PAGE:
Actively Participate – One of the questions you might be asking is whether online marketing should be a part of your strategy. One way to answer that question is go back to your target market analysis (which you will find in part one). If you learn that your customers (or potential customers) are online, then some form of online engagement is necessary.
You might decide to try free online strategies to test the waters at first (the details are in part one) or you may decide to dive straight in with a paid campaign.
Whatever your choice, the decision to actively participate will increase exposure to your potential customers.
Be Conscientious – Once you have made the decision to use an online marketing strategy then be conscientious in your delivery. For instance, it is estimated that 95% of all blogs have been abandoned, creating a virtual ghost metropolis of derelict sites. Nothing could be more dispiriting for people who are looking for something that you might be able to help them with.
So once you’ve made the commitment to adopt an online strategy, make sure you follow through.
Be Prolific – Online marketing is like standing in a crowded street market and calling for attention. It will take a while for people to notice you. But once they realise that you are a regular fixture you will build up a following which attracts more people.
Online marketing is not a one-time affair, it requires a commitment to regularly participate and fine tune your message. So regularly blog or comment on suitable web sites and keep benchmarking the success of your online advertising.
Be Strategic – It is tempting to throw in everything, including the kitchen sink in developing any marketing program, but the most effective campaigns are always strategic.
The people behind successful campaigns know exactly who they are targeting, why they are targeting them and how to reach the target. Keeping this in mind will help you maximise your return on investment.
Be Results Focused – Have your goal in mind. What results would you like to achieve? Are they reasonable? How do you know? The essential step of research undertaken at the above step will answer those three questions and give you a time frame to ‘test and measure’ your campaign.
Don’t forget to give your idea enough time to be a success, but also don’t be afraid to fine tune it based on feedback.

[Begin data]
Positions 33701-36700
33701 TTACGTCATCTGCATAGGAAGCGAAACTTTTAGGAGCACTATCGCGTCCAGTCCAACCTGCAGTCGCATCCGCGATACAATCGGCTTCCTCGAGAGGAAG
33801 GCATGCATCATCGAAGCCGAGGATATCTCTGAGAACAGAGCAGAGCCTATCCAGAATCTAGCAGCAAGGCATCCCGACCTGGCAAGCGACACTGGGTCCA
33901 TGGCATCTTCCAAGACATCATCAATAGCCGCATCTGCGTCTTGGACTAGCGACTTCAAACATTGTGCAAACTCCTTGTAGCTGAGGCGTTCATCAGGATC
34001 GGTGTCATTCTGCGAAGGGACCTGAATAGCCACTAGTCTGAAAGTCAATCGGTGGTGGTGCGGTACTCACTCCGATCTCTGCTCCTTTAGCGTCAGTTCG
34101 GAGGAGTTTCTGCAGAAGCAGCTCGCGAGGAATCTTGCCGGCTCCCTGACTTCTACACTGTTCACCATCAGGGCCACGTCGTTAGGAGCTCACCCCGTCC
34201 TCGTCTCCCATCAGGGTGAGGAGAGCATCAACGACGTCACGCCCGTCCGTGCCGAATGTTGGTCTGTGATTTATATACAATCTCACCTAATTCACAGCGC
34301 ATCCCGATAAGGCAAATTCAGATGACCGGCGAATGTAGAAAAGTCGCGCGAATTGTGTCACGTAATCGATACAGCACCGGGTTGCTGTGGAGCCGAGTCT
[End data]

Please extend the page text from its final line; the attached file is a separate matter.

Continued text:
Now, let’s take a look at some of the paid online marketing models:
Local Online Directories (some might be free) – just about every community has an online local directory (some even more than one!). Many of these directories offer a free initial listing, so even if you’re planning to adopt a ‘cost-free’ strategy, adding your name to the directory is a quick and easy way of having an additional online presence.
Depending on how popular your local online directory is (don’t forget to ask the sales representative for these details), it may be worth trialling a paid listing.
Pay-per-click Advertising – A lot of online advertising, including Google Ad Words, works on this model.
How it works is simple – you set an overall marketing budget of (for instance) $100 for the month.
The online marketing manager for the site (or the network of web sites) will tell you the rate per click – for example, $1 per click. Once your $100 budget has been used – which could take one day or the whole month – your ad is not seen again until the new month.
Google Ad Words has an additional step and in many respects operates like an auction.
Once you have set your campaign budget, you select a series of keywords that your target market may use to find you (or one of your products).
Each of those keywords is assigned a monetary value by you (for example 1 word = 50 cents). This is the bit where the auction come in. If a competitor makes the same keyword $1, they’re going to be given priority by Google, forcing you to nominate a higher price per keyword to improve your paid ranking.
Some search words are so popular that they attract a premium price and that means a lot of competition.
Trivia Alert – the three most expensive Good AdWords are: Insurance ($54.91), Loans ($44.28) and Mortgage ($47.12).
The advantage of pay-per-click advertising is the least a guarantee of an initial response (the click through). After the click through, it is important that your message is focused and has a strong call to action in order to get results (see our Call To Action marketing article).
Page impression advertising – This is a lot like traditional advertising – your ad is guaranteed to appear a certain number of times and the price is based on a cost-per-thousand (CPM) page views.
Unlike off-line advertising, your advertising network should offer you dynamically updated statistics to show how your campaign is faring, including how many times your ad has been seen and how many people have clicked through from it.
Geoadvertising – This is an increasingly popular form of online marketing and it makes perfect sense. Despite your potential customer base being worldwide, many people want to talk to someone local – why shouldn’t that someone be you?
Google is increasingly tailoring its search program to recognise where a searcher is located and will highlight businesses which are geographically close.
It is a service directly available from Google, so it is worth checking the current terms and conditions to see if your business qualifies.
SMS/MMS mobile advertising – This is becoming popular as technology changes and smart phones become more common. While most people don’t mind an ad or two while they’re surfing the web, they’re less in favour of advertising appearing at random on their phones.
However, SMS/MMS mobile advertising is a good way of sending text messages to your current clients to remind them to reorder or to let them know about specials.